Hidden Valley Waterfall

Hidden Valley Waterfall

Saturday, October 1, 2011

disillusioned and disappointed

This morning, I attended a seminar given my an Autism specialist from the U.S.A. here in Astana. For professionalism in my field to a degree, I won't mention his name. I was very excited to hear about how special ed is coming along, how we (U.S.A.) can help, etc. This individual made some valid points that I'll list below:

1. Kazakhstan needs to move towards inclusion within the schools. There are, as I found out, schools for special needs. But, they are self-contained schools for only those with special needs.
2. There seems to be a great energy among the younger generations to want to see change happen.
3. There is no "cure" for Autism, or any other disability - but education is the answer! A lot of locals will ask what can be done if they move to the U.S.A. to "cure" their child. :(
4. Special education in Kazakhstan is currently a medical model and needs to become an educational model.
5. The most proven effective method for working with kids with Autism is ABA.

Now, for the points I found myself shaking my head no to, either due to disagreement or disappointment. And, let me preface this list with the fact that I thought this person made the U.S.A out to be better than we are. Yes, we are far ahead in terms of education for special needs, but as you'll see, some white lies were told...

1. Someone asked about vocational training schools or programs for special needs. They were told that these skills are addressed in schools (which they are), but didn't even bother to mention the multitude of agencies that provide job training for adults with disabilities, such as Goodwill Industries.
2.  When asked how classes differ back home, locals were told that a child with Autism would be in a class with maybe 6 others, and at most 12, but there would be at least 4 adults in the room.  I guess his school district has money ours didn't?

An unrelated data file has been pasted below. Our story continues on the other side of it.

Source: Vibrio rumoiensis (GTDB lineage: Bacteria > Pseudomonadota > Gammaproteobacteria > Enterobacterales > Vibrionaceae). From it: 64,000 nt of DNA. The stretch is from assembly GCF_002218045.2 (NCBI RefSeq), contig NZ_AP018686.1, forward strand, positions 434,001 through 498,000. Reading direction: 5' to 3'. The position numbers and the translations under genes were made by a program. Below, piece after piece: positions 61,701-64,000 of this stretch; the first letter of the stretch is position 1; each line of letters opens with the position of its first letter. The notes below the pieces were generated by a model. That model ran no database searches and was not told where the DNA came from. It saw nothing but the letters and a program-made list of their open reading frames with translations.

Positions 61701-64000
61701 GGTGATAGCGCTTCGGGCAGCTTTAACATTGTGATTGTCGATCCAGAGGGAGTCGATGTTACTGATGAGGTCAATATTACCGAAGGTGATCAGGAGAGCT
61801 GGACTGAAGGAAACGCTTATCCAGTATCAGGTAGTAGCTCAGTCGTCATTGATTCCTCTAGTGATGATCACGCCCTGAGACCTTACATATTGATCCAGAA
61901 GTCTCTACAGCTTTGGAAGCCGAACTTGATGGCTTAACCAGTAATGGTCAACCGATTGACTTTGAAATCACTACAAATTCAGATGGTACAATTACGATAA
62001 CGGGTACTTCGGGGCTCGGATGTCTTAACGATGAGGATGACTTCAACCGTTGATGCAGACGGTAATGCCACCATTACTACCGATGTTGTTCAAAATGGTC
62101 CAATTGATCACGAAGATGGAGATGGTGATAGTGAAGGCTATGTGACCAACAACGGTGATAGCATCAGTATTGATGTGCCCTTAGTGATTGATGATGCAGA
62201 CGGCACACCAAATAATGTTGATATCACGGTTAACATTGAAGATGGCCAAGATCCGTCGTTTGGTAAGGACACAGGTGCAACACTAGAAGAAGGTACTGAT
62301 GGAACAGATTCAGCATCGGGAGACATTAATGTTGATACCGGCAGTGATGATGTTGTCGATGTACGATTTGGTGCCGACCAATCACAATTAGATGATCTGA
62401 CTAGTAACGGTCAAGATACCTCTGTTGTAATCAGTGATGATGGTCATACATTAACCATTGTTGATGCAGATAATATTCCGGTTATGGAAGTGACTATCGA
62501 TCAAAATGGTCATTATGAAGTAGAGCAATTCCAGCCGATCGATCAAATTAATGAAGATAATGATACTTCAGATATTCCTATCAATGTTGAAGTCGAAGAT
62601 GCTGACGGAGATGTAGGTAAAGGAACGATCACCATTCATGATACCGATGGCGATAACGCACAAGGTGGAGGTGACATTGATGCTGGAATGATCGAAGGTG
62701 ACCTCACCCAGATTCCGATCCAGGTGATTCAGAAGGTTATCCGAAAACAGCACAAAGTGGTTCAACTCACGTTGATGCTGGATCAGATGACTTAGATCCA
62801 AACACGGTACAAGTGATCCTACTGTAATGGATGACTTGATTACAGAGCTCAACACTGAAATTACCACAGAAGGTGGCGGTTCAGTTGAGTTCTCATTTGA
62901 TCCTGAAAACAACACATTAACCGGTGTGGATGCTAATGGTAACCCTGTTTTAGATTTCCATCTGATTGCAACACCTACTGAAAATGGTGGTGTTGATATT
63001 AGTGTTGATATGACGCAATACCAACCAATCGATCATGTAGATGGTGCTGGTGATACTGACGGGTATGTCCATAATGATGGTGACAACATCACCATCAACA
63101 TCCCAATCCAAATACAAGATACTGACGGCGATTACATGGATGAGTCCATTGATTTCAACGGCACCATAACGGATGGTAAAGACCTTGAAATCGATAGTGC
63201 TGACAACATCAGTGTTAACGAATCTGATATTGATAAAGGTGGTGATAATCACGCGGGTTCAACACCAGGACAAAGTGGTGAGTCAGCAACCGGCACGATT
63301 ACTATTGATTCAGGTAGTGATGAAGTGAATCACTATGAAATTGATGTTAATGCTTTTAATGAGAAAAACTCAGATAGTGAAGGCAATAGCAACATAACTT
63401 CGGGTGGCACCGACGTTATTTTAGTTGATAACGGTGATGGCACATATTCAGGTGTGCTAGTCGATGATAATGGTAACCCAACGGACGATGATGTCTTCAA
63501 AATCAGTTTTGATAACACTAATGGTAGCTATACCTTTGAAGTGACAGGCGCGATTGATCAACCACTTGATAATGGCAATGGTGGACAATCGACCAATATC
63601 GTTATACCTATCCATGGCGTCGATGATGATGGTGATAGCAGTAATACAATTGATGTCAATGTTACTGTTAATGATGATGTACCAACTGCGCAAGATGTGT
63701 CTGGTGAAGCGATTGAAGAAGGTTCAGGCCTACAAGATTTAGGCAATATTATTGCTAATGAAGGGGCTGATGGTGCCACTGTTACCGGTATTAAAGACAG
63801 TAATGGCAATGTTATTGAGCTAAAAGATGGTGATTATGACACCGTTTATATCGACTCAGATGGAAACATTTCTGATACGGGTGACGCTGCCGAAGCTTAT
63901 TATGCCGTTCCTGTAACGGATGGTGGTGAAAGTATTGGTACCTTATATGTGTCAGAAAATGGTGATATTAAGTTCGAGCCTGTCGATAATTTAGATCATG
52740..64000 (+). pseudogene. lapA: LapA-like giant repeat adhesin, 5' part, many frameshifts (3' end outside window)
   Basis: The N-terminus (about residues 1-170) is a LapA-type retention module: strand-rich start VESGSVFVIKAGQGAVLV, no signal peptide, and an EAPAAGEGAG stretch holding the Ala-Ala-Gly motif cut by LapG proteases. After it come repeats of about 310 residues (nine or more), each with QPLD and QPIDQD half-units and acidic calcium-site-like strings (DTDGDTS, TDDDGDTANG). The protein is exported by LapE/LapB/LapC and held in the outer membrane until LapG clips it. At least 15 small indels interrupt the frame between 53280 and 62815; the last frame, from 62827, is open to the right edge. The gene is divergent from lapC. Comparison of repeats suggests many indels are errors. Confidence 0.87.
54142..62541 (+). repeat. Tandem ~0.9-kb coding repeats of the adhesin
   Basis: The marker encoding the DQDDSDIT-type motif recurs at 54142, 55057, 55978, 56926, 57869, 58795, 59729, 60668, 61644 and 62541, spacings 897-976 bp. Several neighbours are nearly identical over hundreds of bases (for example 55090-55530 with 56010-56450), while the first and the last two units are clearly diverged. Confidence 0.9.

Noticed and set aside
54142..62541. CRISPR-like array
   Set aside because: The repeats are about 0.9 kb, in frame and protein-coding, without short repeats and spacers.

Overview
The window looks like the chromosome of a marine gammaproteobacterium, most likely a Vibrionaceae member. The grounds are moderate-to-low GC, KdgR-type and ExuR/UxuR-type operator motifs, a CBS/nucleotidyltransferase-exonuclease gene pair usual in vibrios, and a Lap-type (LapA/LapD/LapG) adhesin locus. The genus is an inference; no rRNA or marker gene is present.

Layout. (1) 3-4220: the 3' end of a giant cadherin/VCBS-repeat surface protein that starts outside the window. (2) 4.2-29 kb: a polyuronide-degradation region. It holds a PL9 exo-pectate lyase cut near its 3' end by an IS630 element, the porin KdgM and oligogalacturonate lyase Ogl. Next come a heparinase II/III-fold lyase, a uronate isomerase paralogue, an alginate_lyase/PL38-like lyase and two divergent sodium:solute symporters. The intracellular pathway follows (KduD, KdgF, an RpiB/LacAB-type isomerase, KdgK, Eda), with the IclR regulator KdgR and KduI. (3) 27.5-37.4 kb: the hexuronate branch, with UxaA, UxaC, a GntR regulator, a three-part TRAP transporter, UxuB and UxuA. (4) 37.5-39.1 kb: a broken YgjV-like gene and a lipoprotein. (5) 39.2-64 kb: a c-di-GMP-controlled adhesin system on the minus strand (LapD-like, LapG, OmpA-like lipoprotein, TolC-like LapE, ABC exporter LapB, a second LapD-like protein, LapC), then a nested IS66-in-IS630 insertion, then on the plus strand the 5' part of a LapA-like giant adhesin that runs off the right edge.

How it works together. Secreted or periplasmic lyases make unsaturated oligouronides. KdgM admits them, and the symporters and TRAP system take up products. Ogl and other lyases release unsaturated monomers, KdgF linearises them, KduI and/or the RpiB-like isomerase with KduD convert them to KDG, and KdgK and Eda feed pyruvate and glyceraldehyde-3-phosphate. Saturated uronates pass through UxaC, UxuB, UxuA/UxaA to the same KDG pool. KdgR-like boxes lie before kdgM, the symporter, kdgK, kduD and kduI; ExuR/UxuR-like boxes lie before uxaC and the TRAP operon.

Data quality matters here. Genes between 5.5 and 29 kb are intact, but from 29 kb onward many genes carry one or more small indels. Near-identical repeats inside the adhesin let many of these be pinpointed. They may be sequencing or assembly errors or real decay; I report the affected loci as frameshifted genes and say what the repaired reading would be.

3. He said the average class size in America is 20. Really? Again, is Virginia just out on their own and trying to make teachers miserable?
4. When asked between the differences in terms of education, teaching, etc., the response was this: "Teachers in America are well respected. They receive good pay, have vacations, have an excellent health package..." and.....".....upon graduation, get a job." He went on to say teaching is great from coast to coast in terms of employment.

Yeah, I about fell out of my seat on this one. Does this person read the NEA and various organizational polls from teachers? Does he know teachers do not feel respected? Does he know the number of teachers being laid off across the U.S.A.? And what about the number of teachers, who have graduated, but find it so hard to obtain a job in the profession?   Why on Earth did he lie to these people?

So, very frustrated in feeling like I am part of the lie, since I didn't speak up, I still decide to stay and talk to him. I asked him, as well as the education coordinator at the embassy, what I could do to help. I want to start a parent support group if nothing else. I feel that some knowledge on what these disabilities are and how it truly impacts the kids and family is a good start. But, guess what I was told. "It should really be a grass-roots movement here, not an American trying to do it." Tomorrow, this man will be going to talk with teachers in Almaty (old capital) and I said I would love to get in touch with them and maybe work together. Again, I was referred back to American websites for information, and for support. I DO NOT NEED SUPPORT! I WANT TO GIVE IT!!  So, they want a local to start a group, fine. I'll work on finding locals then. I also plant yo find these special ed schools and ask to visit. So, as I finish, I am boiling again. I had taken about an hour to calm myself, but...... Children being neglected or separated from society is NOT acceptable and being told it basically isn't my job, is not acceptable either. I guess I have to pull some local strings. Wish me luck!

No comments:

Post a Comment